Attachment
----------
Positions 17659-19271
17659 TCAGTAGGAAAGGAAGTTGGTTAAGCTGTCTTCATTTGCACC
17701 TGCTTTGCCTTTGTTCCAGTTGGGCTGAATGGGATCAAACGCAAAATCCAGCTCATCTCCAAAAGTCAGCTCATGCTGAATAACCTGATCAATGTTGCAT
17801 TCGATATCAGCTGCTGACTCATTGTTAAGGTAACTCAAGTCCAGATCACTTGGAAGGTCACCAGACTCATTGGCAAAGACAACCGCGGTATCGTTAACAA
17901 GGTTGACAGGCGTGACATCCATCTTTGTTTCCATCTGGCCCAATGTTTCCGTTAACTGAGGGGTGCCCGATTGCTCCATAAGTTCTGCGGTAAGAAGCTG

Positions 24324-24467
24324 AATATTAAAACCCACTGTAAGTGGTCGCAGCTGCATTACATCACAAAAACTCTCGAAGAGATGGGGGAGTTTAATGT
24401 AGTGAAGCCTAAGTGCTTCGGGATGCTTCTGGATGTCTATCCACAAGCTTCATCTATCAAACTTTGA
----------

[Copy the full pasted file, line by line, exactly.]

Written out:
Positions 17659-19271
17659 TCAGTAGGAAAGGAAGTTGGTTAAGCTGTCTTCATTTGCACC
17701 TGCTTTGCCTTTGTTCCAGTTGGGCTGAATGGGATCAAACGCAAAATCCAGCTCATCTCCAAAAGTCAGCTCATGCTGAATAACCTGATCAATGTTGCAT
17801 TCGATATCAGCTGCTGACTCATTGTTAAGGTAACTCAAGTCCAGATCACTTGGAAGGTCACCAGACTCATTGGCAAAGACAACCGCGGTATCGTTAACAA
17901 GGTTGACAGGCGTGACATCCATCTTTGTTTCCATCTGGCCCAATGTTTCCGTTAACTGAGGGGTGCCCGATTGCTCCATAAGTTCTGCGGTAAGAAGCTG

Positions 24324-24467
24324 AATATTAAAACCCACTGTAAGTGGTCGCAGCTGCATTACATCACAAAAACTCTCGAAGAGATGGGGGAGTTTAATGT
24401 AGTGAAGCCTAAGTGCTTCGGGATGCTTCTGGATGTCTATCCACAAGCTTCATCTATCAAACTTTGA